Statement Of U.S. Senator McConnell On His Amendment To Require A Photo ID To Vote

By:  Mitch McConnell
Date: May 24, 2006
Location: Washington, DC

Statement Of U.S. Senator McConnell On His Amendment To Require A Photo ID To Vote

U.S. Senate Majority Whip Mitch McConnell introduced an amendment to S. 2611, the Comprehensive Immigration Reform Act, which would require Americans to show photo IDs before voting at the polls. He delivered the following statement on the Senate floor:

"Mr. President, throughout this debate we have been discussing what to do about the illegal immigrants in the country today and what to do about those who will illegally pass through our borders every day in the future.

"We have heard concerns, very valid concerns which I share with my colleagues, about how best to deal with the security of our nation, the impact on our workforce and our home states. The number of illegal immigrants which currently reside in the United States has been estimated at 12 million people. Mr. President, I rise today to express another area of concern which has not yet been addressed - voting.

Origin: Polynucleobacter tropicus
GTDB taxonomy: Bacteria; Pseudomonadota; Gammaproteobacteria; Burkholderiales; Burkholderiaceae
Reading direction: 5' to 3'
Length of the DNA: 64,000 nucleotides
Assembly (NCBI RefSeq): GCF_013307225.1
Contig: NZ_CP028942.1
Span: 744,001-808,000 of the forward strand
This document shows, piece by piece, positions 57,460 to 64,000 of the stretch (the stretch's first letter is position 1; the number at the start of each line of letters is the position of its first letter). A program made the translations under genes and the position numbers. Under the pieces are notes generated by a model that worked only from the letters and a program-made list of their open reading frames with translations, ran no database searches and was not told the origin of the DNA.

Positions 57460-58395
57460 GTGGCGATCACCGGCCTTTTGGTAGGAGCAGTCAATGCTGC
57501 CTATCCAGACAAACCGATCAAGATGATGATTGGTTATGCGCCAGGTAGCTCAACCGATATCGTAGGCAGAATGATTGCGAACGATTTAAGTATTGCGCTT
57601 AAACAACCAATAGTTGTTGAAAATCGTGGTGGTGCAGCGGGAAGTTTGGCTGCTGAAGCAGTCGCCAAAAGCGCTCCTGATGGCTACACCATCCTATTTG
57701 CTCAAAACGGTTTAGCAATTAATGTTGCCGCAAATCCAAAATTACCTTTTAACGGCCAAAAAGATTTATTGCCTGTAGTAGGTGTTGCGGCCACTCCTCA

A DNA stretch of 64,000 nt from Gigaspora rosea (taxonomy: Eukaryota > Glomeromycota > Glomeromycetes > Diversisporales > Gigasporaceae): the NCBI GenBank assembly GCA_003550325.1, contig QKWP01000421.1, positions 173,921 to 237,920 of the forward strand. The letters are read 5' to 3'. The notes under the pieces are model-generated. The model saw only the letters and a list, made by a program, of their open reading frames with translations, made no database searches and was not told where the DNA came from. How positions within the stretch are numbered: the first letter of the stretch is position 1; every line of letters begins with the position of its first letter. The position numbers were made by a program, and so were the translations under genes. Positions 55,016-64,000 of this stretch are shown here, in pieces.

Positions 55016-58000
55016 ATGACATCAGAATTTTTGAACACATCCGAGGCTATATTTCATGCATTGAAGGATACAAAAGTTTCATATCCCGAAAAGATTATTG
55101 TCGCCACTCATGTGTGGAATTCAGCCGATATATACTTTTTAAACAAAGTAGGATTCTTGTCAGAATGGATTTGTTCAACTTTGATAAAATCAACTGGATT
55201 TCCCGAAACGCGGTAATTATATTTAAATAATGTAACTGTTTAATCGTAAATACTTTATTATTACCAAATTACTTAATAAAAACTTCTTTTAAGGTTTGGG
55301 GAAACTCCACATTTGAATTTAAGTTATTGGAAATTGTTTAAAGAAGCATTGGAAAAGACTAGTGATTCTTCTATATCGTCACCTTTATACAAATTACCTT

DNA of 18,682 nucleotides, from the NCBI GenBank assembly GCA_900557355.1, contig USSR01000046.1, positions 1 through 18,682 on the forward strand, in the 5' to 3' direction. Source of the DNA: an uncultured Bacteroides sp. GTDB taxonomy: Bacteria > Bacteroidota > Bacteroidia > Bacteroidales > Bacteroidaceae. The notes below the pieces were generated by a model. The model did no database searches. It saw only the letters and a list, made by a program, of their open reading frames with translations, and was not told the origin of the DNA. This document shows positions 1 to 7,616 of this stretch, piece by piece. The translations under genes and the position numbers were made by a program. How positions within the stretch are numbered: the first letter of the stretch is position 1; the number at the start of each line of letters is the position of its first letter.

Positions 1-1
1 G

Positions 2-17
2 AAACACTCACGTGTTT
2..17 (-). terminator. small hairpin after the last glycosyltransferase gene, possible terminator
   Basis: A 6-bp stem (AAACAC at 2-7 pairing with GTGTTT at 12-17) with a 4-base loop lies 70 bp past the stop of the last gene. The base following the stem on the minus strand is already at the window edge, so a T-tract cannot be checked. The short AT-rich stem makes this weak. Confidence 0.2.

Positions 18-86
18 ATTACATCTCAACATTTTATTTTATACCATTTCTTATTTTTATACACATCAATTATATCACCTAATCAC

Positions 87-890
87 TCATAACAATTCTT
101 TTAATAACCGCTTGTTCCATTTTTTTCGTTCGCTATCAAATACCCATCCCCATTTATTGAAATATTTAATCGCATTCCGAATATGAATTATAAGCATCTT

"The United States Constitution secures the voting franchise only for citizens of our country. As close elections in the past have made abundantly clear, we must make certain that each vote is legally cast and counted. Imagine Mr. President, the impact of 12 million potential illegally registered voters.

"This problem was recently tackled by the bi-partisan Commission on Federal Election Reform - known as the Carter-Baker Commission named after the two leaders of the Commission, Jimmy Carter and James Baker. They recognized that clean voter lists are key, but even more important they note "election officials still need to make sure that the person arriving at a polling site is the same one that is named on the registration list." They note "Photo IDs currently are needed to board a plane, enter federal buildings, and cash a check. Voting is equally important." Again, those are the words of Jimmy Carter, James Baker and their bi-partisan commission.